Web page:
Baylor started the season with Arizona graduate transfer Anu Solomon as its starting quarterback, but has since turned the keys of the offense over to sophomore Zach Smith. It was Smith that started against West Virginia a season ago in the 24-21 Mountaineers win in Morgantown. In that game, Smith completed 15-31 passes for 244 yards and a pair of touchdowns and interceptions.

This season, Smith was inserted as the starter against Duke and has accounted for 1,160 yards and eight touchdowns with six interceptions. Protection has been an issue at times for Smith up front and he has five turnovers in the fourth quarter of games this season to date.

The Bears wide receivers are led by sophomore Denzel Mims, who has turned 27 catches into 553 yards and seven touchdowns on the season including a 71-yard score. The second leading wide receiver on the team was junior Chris Platt, who recorded five touchdowns, but has been lost for the season.

Meanwhile the offensive line is a relatively inexperienced unit that has struggled at points in the season as injuries and other items forced the Bears to use four different combinations of players in the starting lineup in the first five games of the season.

The Baylor defense is coordinated by Phil Snow and is more of a 4-3 look, although the Bears have shown no hesitance on bringing as many as eight on blitzes.

On the defensive side of the ball, the Bears have struggled allowing 40-points per contest, ranking 121st nationally. Baylor is allowing 241 yards per game on the ground, ranking 119th in the country, and has also struggled defending the pass yielding 276.5 yards per contest, the 117th rated unit in that category.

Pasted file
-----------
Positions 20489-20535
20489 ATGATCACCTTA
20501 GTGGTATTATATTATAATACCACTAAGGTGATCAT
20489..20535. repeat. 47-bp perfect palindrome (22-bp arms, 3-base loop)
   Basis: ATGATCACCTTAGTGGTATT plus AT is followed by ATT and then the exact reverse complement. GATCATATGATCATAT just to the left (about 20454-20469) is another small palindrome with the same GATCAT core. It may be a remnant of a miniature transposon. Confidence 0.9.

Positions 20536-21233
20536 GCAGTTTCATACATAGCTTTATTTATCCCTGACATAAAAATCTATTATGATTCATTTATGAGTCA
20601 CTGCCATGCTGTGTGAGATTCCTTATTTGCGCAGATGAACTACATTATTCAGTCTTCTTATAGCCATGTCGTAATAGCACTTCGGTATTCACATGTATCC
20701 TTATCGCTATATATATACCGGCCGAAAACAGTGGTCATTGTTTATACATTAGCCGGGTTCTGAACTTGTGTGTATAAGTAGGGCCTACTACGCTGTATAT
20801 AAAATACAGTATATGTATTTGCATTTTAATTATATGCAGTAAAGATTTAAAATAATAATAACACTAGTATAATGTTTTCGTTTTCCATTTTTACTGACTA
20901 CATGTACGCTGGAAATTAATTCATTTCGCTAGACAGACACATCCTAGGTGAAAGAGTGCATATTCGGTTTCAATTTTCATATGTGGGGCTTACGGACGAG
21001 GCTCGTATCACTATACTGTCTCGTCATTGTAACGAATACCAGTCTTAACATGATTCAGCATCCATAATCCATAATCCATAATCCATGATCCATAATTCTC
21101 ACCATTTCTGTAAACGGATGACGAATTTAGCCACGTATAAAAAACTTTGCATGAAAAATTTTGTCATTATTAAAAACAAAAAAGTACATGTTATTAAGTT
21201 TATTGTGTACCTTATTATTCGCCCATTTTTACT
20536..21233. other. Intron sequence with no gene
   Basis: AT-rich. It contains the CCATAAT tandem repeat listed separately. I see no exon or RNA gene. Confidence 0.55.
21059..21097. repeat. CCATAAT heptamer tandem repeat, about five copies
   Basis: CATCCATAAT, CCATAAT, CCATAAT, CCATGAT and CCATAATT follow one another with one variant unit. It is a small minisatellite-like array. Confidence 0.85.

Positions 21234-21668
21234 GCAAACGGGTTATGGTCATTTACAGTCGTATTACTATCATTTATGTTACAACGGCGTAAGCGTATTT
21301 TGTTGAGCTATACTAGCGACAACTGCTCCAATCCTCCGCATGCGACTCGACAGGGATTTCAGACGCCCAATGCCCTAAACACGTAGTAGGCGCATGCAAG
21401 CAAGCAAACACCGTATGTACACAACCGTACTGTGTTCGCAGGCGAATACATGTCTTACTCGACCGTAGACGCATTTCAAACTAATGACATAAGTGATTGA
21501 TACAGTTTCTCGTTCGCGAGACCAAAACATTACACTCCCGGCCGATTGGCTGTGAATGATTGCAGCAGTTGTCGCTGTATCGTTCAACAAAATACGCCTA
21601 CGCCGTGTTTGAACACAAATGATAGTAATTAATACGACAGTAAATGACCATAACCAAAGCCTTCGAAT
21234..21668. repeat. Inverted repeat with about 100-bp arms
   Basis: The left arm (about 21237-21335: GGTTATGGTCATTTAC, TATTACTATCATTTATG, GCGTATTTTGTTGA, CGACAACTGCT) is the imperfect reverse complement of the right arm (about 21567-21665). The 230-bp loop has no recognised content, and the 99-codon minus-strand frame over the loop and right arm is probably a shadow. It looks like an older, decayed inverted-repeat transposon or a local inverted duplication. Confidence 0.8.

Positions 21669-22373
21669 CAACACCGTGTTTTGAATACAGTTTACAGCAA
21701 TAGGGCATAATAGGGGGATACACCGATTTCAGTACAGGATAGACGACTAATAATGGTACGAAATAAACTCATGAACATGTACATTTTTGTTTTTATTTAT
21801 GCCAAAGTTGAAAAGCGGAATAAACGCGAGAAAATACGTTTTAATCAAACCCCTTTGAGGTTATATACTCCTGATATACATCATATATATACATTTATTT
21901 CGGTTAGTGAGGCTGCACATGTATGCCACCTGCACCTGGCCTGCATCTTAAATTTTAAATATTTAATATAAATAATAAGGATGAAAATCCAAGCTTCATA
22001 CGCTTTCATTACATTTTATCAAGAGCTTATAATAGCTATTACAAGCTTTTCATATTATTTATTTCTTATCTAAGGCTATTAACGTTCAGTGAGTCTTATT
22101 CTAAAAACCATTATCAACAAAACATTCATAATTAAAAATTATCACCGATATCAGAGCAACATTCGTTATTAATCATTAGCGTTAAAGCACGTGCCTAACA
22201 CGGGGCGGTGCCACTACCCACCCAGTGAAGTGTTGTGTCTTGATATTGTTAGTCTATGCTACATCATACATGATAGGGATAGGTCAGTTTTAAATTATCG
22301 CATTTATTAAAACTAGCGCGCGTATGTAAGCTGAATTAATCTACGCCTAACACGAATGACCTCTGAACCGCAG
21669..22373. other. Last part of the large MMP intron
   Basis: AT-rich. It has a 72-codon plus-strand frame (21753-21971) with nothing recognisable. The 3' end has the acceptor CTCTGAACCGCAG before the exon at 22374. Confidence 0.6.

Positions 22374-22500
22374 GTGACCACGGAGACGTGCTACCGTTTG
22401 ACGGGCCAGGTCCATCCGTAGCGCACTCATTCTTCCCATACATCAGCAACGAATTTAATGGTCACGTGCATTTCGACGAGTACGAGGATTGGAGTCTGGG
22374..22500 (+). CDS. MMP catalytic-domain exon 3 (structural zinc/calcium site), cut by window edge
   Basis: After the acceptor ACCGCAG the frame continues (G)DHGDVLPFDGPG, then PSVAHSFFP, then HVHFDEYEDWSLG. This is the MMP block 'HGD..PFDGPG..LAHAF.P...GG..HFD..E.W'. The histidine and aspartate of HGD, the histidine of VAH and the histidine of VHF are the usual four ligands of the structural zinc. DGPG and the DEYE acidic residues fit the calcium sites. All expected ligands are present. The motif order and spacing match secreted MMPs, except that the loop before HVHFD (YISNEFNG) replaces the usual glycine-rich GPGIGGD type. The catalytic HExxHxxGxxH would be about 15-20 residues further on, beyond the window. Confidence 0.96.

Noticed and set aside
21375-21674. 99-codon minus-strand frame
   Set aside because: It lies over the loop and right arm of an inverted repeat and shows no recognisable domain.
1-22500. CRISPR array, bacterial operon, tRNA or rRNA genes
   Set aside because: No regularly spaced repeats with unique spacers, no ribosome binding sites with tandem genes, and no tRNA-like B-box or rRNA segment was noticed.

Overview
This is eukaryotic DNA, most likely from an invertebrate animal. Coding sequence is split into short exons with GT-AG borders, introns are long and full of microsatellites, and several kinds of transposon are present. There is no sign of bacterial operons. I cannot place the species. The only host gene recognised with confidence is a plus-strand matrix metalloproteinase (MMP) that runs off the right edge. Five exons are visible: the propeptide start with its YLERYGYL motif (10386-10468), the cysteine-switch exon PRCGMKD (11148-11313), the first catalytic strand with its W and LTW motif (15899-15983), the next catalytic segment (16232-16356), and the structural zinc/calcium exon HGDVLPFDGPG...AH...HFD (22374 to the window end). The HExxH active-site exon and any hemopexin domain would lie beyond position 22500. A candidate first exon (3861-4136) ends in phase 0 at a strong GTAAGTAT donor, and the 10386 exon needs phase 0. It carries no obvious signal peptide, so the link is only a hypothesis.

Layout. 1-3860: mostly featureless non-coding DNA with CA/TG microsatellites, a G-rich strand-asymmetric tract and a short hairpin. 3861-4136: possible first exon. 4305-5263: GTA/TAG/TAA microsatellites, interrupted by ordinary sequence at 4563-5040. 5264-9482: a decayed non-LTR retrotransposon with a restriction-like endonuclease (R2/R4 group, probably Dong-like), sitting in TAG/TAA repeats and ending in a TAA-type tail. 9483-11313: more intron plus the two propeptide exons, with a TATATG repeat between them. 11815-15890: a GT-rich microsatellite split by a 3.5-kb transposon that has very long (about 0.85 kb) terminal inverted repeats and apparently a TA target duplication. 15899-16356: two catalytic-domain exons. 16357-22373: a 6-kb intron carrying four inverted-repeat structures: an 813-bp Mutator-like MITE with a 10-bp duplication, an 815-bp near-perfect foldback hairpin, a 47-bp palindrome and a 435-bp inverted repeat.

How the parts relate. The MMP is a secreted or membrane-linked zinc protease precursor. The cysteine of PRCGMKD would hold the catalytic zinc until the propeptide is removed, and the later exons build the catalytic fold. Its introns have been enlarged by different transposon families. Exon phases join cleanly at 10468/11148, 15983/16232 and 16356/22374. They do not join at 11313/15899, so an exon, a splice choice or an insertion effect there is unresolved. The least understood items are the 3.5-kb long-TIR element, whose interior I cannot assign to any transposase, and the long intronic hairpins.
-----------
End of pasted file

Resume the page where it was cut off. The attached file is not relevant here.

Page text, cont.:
Linebackers sophomore Clay Johnston and senior Taylor Young lead Baylor in tackles with 45 and 32 respectively while a number of freshmen are in the two deep for the Bears as Rhule attempts to rebuild the program.

Kickoff is set for 8 p.m. with the game televised by FS2.

West Virginia Depth Chart:

OFFENSE:

QB: 7 Will Grier, (r-Jr.), 11 Chris Chugunov, (r-So.)

RB: 25 Justin Crawford, (Sr.), 4 Kennedy McKoy, (So.), 32 Martell Pettaway, (So.)

HB: 28 Elijah Wellman, (r-Sr.), 81 Trevon Wesco, (r-Jr.)

X WR: 13 David Sills, V, (Jr.), 8 Marcus Simms (So.)

Y/H WR: 12 Gary Jennings, Jr., (Jr.), 85 Ricky Rogers, (r-Jr.)

Z WR: 2 Ka'Raun White, (r-Sr.), 10 Reggie Roberson, Jr., (Fr.)

LT: 55 Yodny Cajuste, (r-Jr.), 72 Kelby Wickline, (r-So.)

LG: 62 Kyle Bosch, (r-Sr.), 56 Grant Lingafelter (r-Sr.)

C: 79 Matt Jones, (r-So.), 58 Ray Raulerson, (r-Jr.)

RG: 73 Josh Sills, (r-Fr.), 65 Isaiah Hardy (Jr.)

RT: 53 Colton McKivitz, (r-So.), 72 Kelby Wickline, (r-So.)

DEFENSE:

DE: 88 Adam Shuler, (r-So.), 92 Jon Lewis, (r-Sr.)

NT: 49 Lamonte McDougle (Fr.), 99 Xavier Pegues, (r-Sr.),

DE: 46 Reese Donahue, (So.), 93 Ezekiel Rose, (Jr.)

SAM LB: 5 Xavier Preston, (Sr.), 33 Quondarius Qualls (Jr.)

MIKE LB: 3 Al-Rasheed Benton, (r-Sr.), 45 Adam Hensley (So.)

WILL LB: 11 David Long, Jr. (r-So.), 10 Dylan Tonkery, (r-Fr.)

SPUR: 8 Kyzir White, (Sr.), 18 Marvin Gross, Jr., (r-Sr.)

BS: 16 Toyous Avery, (r-Jr.), 1 Derrek Pitts, Jr., (Fr.)

FS: 6 Dravon Askew-Henry, (r-Jr.), 9 Jovanni Stewart, (So.)

LCB: 2 Kenny Robinson, (Fr.), 19 Elijah Battle, (Sr.)

RCB: 4 Mike Daniels, Jr., (Sr.), 24 Hakeem Bailey, (r-So.)

SPECIAL TEAMS:

K: 48 Mike Molina, (r-Sr.), 30 Evan Staley (r-Fr.)

P: 15 Billy Kinney, (r-Jr.), 43 Luke Hogan, (r-Fr.)

LS: 52 Nick Meadows, (r-Sr.), 64 Rex Sunahara, (r-So.)

H: 15 Billy Kinney, (r-Jr.), 43 Luke Hogan, (r-Fr.)

KO: 30 Evan Staley, (r-Fr.), 43 Luke Hogan, (r-Fr.)

PR: 8 Marcus Simms (So.), 13 David Sills, V, (Jr.)

KOR: 8 Marcus Simms (So.) 12 Gary Jennings, Jr., (Jr.)

NOTES:

--This year marks the 126th year of West Virginia football with the Mountaineers currently sitting in 14th place all-time in wins in college football.

--WVU is 24-24 in Big 12 Conference Games, 11-13 on the road. Head Coach Dana Holgorsen is 3-2 all-time against Baylor with all three wins coming at home.